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The 3 ingredients to succeed at getting divorced amicably

By Chloe O., The Divorce and Separation Coach

Unfortunately, divorce is often portrayed in the media as a conflictual and war-like process. However, studies should that 90% of divorcing couples intend to divorce amicably. Fear of conflict is one of the most common reasons why my clients struggle with making the decision to divorce. But besides avoiding conflict, there are many other reasons why a non-litigated divorce is better for everyone. While getting divorced amicably takes a real commitment from both parties and isn’t always easy, it does deliver many benefits that should not be overlooked and that will facilitate a smoother transition for everyone involved.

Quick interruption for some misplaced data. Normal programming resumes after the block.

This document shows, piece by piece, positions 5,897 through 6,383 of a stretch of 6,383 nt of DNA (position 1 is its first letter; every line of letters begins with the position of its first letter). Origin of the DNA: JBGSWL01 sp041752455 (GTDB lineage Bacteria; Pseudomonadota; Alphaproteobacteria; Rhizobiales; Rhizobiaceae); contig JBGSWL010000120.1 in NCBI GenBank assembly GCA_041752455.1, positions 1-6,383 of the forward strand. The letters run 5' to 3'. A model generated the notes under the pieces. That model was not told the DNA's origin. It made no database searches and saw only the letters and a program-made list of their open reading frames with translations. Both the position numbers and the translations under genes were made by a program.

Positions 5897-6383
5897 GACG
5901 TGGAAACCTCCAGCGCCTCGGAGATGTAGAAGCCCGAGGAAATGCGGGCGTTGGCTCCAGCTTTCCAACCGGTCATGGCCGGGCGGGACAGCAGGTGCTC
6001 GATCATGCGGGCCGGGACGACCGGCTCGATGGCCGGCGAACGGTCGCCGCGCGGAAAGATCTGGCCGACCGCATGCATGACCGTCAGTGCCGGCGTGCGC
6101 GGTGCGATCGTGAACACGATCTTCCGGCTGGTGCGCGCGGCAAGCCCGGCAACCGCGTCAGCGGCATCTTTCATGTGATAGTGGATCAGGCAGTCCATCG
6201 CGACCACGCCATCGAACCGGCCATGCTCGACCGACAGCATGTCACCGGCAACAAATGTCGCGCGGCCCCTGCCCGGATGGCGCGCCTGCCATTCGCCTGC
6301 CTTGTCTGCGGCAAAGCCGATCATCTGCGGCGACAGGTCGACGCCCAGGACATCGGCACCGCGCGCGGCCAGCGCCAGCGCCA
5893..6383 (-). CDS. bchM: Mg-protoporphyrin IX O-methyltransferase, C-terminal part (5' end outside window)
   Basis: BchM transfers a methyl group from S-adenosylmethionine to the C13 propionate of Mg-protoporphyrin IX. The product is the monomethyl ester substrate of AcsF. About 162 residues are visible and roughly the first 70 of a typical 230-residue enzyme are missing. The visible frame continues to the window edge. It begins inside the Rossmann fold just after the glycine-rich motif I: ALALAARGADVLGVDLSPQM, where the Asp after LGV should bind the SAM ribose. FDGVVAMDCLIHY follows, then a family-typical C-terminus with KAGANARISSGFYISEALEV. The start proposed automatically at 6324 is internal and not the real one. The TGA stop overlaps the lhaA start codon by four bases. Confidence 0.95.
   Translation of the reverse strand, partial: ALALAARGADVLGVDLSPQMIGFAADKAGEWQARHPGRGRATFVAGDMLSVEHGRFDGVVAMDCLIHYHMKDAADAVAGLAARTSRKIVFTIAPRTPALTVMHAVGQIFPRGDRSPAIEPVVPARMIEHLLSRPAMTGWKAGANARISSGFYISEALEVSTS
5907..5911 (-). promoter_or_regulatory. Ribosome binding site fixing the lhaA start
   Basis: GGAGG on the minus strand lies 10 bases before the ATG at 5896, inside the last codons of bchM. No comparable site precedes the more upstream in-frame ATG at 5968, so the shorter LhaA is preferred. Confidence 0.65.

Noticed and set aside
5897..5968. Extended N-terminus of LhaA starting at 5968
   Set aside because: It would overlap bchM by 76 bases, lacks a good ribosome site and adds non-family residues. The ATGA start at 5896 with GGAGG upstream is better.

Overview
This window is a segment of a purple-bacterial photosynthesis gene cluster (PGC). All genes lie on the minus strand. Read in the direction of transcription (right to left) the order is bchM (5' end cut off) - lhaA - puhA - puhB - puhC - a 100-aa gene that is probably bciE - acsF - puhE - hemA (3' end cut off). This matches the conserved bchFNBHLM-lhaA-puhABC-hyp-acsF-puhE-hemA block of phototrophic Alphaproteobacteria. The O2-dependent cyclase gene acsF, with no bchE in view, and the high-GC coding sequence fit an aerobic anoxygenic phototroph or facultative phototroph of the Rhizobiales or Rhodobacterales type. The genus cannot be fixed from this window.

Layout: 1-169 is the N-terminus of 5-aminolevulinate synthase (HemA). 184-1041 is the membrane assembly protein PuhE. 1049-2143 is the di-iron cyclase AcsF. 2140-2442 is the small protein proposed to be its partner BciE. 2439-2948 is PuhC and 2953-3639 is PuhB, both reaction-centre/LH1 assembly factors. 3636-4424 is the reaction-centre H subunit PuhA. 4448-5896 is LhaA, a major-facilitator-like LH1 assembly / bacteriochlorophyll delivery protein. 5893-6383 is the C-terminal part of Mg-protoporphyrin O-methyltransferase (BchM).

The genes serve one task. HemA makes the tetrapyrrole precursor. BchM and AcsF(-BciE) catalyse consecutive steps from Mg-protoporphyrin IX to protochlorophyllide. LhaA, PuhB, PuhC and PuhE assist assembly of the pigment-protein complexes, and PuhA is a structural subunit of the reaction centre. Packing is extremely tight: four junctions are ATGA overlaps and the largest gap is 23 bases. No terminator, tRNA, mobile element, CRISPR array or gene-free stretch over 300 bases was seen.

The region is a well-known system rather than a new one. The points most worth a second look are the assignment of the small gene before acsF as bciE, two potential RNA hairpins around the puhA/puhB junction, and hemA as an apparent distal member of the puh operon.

First, it is usually much cheaper and faster than going to court. As an example, mediated divorced cost on average 97% less than a litigated one and usually takes 3 to 4 meetings to find an agreement. More importantly, a negotiated divorce helps preserve your mental health and reduce emotional strain. Beyond the grief that we experience during divorce, litigation also brings a large amount of anxiety, destruction and hurt. Another important advantage is that an amicable divorce helps you maintain a decent relationship with your ex. By divorcing with less conflict, there is often less anger and resentment, therefore helping to preserve a degree of civility between the former spouses. This will benefit children too when a family is involved. Research dating as far back as the 1970’s shows that it is not the divorce in itself that hurts children but the parental conflict it leads to. When their parents manage to divorce amicably, the children are naturally exposed to fewer arguments and reduced tension. Finally, a negotiated divorce is the best way to set yourself up for successful co-parenting and to build stronger foundations for effective dispute resolution in the future.